U.S. Republican lawmaker John Moolenaar, who chairs the congressional committee, said that Reuters' findings "only adds to the urgent need for Congress" to pass proposed legislation that would restrict U.S. agencies and firms from cooperating with some biotech companies, including WuXi AppTec. "People forget that public health really for the most part has been run by the PLA," said Anna Puglisi, a former U.S. counterintelligence officer focused on biotechnology and China, who reviewed Reuters' findings.

China's foreign ministry said in a statement responding to Reuters' questions that many well-known U.S. companies also have ties with the U.S. military.

It said that Washington should "stop overstretching the concept of national security" and "stop politicizing, instrumentalizing and weaponizing tech and trade issues".


Reuters also identified seven people listed in research documents or science seminar documents as graduate students or researchers at Shanghai's Navy Medical University while they were WuXi AppTec employees. Sheng Chunquan, a four-star military officer who heads the university's pharmacy school, wrote in a 2021 article in China's Journal of Pharmaceutical Practice and Service that it trained "military pharmacy" researchers under a plan created by the Communist Party's top military decision-making body. Sheng, whose drug development work was previously recognised with a WuXi AppTec prize, said in a 2016 interview - recently deleted from the company's social media account - that cooperation between the firm and the university would "greatly promote the process of new drug R&D and launches."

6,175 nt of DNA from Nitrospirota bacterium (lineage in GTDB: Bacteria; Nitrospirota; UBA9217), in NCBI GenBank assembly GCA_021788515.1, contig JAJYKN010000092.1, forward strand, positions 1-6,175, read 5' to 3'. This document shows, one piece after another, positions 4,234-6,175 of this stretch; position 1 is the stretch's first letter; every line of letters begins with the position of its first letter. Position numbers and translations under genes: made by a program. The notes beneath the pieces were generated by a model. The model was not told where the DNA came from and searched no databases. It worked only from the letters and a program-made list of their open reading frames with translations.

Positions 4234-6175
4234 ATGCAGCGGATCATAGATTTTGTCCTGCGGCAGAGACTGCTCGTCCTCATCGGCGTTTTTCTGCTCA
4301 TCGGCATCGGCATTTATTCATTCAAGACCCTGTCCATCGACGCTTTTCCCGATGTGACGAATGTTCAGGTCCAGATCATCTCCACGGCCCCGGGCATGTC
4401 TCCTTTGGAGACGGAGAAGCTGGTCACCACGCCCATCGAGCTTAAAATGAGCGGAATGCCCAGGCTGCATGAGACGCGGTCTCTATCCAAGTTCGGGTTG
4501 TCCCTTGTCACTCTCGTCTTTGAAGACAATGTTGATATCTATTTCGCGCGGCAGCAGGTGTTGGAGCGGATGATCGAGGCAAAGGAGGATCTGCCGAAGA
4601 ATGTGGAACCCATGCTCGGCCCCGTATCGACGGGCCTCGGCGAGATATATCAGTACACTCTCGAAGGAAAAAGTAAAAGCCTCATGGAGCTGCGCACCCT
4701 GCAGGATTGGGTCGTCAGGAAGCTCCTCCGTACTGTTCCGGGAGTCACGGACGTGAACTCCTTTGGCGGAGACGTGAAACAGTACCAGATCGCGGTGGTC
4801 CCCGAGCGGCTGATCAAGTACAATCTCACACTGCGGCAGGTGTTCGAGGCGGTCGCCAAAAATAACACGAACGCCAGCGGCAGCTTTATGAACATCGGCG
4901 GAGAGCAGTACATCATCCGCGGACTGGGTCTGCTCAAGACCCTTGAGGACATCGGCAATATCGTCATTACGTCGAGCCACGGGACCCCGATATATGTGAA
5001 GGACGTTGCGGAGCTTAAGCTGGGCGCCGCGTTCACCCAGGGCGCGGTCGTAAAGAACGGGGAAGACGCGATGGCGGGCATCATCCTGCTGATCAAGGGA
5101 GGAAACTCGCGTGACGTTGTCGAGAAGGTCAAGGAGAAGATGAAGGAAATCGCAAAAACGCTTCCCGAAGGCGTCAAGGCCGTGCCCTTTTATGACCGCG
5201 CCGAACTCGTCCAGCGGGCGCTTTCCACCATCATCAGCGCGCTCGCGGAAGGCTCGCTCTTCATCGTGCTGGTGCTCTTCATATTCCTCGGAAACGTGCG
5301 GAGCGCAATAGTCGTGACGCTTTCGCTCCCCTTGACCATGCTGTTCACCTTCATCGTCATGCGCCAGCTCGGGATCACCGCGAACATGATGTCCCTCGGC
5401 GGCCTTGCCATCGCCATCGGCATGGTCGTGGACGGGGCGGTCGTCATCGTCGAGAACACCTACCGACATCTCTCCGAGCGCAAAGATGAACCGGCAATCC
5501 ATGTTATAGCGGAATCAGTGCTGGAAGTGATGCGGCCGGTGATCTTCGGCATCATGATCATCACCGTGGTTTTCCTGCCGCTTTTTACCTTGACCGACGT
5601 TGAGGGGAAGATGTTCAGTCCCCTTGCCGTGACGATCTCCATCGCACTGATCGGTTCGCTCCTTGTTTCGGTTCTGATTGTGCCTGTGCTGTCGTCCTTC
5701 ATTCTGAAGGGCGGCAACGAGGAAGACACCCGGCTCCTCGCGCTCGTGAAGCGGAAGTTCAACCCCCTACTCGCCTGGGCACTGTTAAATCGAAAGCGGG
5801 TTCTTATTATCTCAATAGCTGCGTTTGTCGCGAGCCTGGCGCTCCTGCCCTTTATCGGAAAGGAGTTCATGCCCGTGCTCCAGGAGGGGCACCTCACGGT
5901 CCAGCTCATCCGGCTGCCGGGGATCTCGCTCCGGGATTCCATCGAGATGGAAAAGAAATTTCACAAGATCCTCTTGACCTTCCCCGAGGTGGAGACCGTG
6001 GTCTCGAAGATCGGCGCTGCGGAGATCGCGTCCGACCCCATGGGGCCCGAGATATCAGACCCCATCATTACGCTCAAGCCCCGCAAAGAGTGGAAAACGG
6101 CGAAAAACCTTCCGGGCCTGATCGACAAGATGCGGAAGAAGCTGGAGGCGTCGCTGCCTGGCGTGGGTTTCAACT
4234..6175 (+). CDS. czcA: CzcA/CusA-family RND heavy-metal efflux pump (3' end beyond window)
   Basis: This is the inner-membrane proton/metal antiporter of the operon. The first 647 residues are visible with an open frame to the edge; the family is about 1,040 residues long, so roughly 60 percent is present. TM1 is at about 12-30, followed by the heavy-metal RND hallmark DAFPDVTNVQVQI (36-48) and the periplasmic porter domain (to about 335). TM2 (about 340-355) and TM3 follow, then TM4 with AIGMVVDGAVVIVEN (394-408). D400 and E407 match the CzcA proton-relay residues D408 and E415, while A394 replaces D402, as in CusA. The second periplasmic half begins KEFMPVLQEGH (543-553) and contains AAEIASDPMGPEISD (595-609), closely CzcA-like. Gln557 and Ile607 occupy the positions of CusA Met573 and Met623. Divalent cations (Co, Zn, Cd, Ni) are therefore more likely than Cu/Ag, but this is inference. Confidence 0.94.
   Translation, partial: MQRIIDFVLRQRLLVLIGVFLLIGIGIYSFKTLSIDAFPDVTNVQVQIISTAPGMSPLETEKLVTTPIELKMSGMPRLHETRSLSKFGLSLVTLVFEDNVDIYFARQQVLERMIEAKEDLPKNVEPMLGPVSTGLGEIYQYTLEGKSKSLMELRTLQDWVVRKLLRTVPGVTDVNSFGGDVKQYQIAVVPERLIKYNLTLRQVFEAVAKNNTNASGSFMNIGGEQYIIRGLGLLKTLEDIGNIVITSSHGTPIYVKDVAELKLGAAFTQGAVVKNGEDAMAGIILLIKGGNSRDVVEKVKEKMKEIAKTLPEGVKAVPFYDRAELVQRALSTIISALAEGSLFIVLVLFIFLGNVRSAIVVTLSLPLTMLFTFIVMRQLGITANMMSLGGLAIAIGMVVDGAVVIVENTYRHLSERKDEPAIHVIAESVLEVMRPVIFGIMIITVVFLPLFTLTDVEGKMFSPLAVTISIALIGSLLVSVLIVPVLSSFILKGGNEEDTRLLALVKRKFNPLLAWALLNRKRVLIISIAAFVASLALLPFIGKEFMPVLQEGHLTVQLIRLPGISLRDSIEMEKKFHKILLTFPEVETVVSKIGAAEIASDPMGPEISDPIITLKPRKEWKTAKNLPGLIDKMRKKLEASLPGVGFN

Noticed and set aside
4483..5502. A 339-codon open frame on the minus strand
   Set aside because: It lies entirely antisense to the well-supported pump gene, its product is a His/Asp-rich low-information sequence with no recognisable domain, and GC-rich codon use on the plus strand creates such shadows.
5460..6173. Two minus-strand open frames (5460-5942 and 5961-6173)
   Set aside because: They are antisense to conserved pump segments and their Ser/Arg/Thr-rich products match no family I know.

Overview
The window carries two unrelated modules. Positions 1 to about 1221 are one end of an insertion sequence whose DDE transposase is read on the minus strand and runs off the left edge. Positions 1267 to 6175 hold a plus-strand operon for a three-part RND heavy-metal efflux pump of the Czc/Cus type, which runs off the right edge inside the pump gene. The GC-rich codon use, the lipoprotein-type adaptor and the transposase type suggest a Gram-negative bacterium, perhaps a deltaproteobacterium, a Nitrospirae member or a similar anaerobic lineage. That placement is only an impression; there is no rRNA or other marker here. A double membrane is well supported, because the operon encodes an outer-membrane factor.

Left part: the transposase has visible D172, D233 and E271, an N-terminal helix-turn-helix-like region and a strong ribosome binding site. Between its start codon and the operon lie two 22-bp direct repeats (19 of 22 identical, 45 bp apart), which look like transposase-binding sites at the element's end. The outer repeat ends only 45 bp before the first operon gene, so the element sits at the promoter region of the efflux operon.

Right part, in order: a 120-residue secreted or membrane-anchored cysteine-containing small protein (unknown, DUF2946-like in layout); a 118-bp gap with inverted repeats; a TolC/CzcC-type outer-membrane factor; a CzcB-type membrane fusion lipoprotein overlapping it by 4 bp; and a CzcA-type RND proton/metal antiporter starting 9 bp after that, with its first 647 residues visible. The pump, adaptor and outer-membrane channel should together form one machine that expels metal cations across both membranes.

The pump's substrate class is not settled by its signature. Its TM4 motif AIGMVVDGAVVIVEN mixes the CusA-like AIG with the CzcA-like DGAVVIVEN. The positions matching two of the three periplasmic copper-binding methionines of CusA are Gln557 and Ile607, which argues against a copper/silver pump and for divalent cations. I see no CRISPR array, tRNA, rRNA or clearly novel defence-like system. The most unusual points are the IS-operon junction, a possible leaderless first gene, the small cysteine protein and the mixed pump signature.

University officials did not respond to emails and a fax seeking comment.

A Reuters review of over a dozen science papers found that at least three Navy Medical University graduate students hired by WuXi AppTec in Shanghai during the same period also worked on projects related to pain treatments and an antibiotic for WuXi AppTec clients from the U.S., Europe and Canada, including Novartis.

A Novartis spokeswoman told Reuters the Swiss company would not disclose details of its collaboration with third parties but that it is "committed to conducting our business in a fully compliant manner."

WuXi AppTec said all military medical universities in China enrol civilian students. It also said its internal security controls prevent access by unauthorized employees to labs and files and that all employees signed agreements that "prohibit them from sharing company data or intellectual property with third parties, including for the purpose of academic research and/or graduate studies."

Puglisi, now adjunct faculty at Georgetown University, said Chinese companies were obliged by a 2017 law - which states they must "assist and cooperate with the state intelligence work" - to share information upon the request of authorities "regardless of who owns that IP."

WuXi AppTec said the law was "subject to substantive and procedural restrictions" and Beijing has not asked it to "provide proprietary data or confidential information in connection with this law."

($1 = 7.2330 Chinese yuan) (Reporting by Kirsty Needham, Andrew Silver and Michael Martina; Editing by Miyoung Kim and Katerina Ang)